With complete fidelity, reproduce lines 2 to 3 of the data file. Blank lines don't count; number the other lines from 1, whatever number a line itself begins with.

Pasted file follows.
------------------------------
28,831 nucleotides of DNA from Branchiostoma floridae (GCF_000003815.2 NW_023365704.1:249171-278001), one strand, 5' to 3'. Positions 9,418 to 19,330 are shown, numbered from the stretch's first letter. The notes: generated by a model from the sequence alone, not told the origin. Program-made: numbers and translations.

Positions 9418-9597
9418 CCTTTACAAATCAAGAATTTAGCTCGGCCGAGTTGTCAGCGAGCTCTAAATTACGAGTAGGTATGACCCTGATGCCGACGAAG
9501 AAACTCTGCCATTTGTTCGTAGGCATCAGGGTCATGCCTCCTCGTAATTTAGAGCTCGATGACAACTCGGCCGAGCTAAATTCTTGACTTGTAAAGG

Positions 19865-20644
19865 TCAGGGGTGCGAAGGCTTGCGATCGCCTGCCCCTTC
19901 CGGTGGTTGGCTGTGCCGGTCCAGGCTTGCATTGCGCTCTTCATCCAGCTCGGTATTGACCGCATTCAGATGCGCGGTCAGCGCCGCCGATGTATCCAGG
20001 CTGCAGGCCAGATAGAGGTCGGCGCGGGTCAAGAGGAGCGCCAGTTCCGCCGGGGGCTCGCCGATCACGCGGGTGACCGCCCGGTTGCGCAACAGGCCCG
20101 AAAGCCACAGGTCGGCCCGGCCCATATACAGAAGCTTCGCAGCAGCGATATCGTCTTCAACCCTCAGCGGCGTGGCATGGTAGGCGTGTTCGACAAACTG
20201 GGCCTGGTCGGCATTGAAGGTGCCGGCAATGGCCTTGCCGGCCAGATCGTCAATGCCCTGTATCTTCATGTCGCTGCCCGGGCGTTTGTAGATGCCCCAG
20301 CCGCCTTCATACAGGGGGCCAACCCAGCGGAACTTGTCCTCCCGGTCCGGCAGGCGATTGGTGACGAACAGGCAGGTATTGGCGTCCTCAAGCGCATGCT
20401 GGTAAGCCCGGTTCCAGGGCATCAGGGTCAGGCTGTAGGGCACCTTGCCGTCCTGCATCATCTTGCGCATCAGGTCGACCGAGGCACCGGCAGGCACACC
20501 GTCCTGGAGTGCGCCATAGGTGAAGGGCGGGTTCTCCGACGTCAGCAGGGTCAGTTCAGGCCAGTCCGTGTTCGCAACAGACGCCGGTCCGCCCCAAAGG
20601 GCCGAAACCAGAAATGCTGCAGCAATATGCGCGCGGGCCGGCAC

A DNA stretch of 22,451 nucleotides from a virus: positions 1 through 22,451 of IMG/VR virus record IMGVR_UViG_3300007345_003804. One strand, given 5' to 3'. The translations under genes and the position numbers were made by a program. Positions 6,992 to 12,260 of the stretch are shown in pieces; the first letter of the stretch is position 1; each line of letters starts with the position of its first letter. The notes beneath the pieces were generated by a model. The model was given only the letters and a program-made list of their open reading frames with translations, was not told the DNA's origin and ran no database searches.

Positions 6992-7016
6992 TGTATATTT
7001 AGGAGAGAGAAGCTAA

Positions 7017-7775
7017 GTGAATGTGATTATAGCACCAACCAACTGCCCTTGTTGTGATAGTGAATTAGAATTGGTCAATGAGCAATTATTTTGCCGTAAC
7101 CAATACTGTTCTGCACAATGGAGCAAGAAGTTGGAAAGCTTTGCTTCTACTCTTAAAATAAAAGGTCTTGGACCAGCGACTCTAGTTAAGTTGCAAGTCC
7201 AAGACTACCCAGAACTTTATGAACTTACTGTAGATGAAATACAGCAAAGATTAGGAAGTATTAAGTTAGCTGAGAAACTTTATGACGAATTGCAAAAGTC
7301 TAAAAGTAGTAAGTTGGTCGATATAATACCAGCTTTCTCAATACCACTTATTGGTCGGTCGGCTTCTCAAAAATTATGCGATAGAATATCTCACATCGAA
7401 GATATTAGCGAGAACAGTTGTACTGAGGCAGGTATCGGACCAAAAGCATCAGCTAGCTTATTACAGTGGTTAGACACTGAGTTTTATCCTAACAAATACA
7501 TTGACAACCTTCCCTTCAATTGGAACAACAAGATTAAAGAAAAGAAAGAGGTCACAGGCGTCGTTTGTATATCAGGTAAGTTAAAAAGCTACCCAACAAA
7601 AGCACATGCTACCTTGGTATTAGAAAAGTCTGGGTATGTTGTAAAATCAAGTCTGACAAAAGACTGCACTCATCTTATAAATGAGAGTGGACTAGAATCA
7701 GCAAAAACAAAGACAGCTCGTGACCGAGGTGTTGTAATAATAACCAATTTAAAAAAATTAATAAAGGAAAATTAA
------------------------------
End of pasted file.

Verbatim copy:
Positions 9418-9597
9418 CCTTTACAAATCAAGAATTTAGCTCGGCCGAGTTGTCAGCGAGCTCTAAATTACGAGTAGGTATGACCCTGATGCCGACGAAG